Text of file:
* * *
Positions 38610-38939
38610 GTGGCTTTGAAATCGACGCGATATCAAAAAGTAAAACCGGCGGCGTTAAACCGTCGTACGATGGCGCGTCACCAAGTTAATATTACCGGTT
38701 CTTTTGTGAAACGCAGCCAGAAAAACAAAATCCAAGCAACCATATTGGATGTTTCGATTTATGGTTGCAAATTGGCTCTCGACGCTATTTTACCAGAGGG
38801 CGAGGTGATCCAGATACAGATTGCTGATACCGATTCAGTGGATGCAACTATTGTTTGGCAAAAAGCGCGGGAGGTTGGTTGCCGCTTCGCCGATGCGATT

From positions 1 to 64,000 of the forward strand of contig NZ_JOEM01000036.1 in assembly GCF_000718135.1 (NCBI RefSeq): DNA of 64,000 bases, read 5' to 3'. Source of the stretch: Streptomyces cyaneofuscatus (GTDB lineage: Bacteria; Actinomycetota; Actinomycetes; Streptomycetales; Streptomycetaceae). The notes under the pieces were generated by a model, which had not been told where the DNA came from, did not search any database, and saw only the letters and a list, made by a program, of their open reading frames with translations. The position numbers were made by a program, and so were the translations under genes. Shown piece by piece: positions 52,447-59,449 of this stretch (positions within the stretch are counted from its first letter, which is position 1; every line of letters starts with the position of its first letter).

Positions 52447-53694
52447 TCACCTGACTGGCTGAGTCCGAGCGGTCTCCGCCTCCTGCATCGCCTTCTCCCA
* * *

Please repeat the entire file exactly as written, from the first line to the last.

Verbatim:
Positions 38610-38939
38610 GTGGCTTTGAAATCGACGCGATATCAAAAAGTAAAACCGGCGGCGTTAAACCGTCGTACGATGGCGCGTCACCAAGTTAATATTACCGGTT
38701 CTTTTGTGAAACGCAGCCAGAAAAACAAAATCCAAGCAACCATATTGGATGTTTCGATTTATGGTTGCAAATTGGCTCTCGACGCTATTTTACCAGAGGG
38801 CGAGGTGATCCAGATACAGATTGCTGATACCGATTCAGTGGATGCAACTATTGTTTGGCAAAAAGCGCGGGAGGTTGGTTGCCGCTTCGCCGATGCGATT

From positions 1 to 64,000 of the forward strand of contig NZ_JOEM01000036.1 in assembly GCF_000718135.1 (NCBI RefSeq): DNA of 64,000 bases, read 5' to 3'. Source of the stretch: Streptomyces cyaneofuscatus (GTDB lineage: Bacteria; Actinomycetota; Actinomycetes; Streptomycetales; Streptomycetaceae). The notes under the pieces were generated by a model, which had not been told where the DNA came from, did not search any database, and saw only the letters and a list, made by a program, of their open reading frames with translations. The position numbers were made by a program, and so were the translations under genes. Shown piece by piece: positions 52,447-59,449 of this stretch (positions within the stretch are counted from its first letter, which is position 1; every line of letters starts with the position of its first letter).

Positions 52447-53694
52447 TCACCTGACTGGCTGAGTCCGAGCGGTCTCCGCCTCCTGCATCGCCTTCTCCCA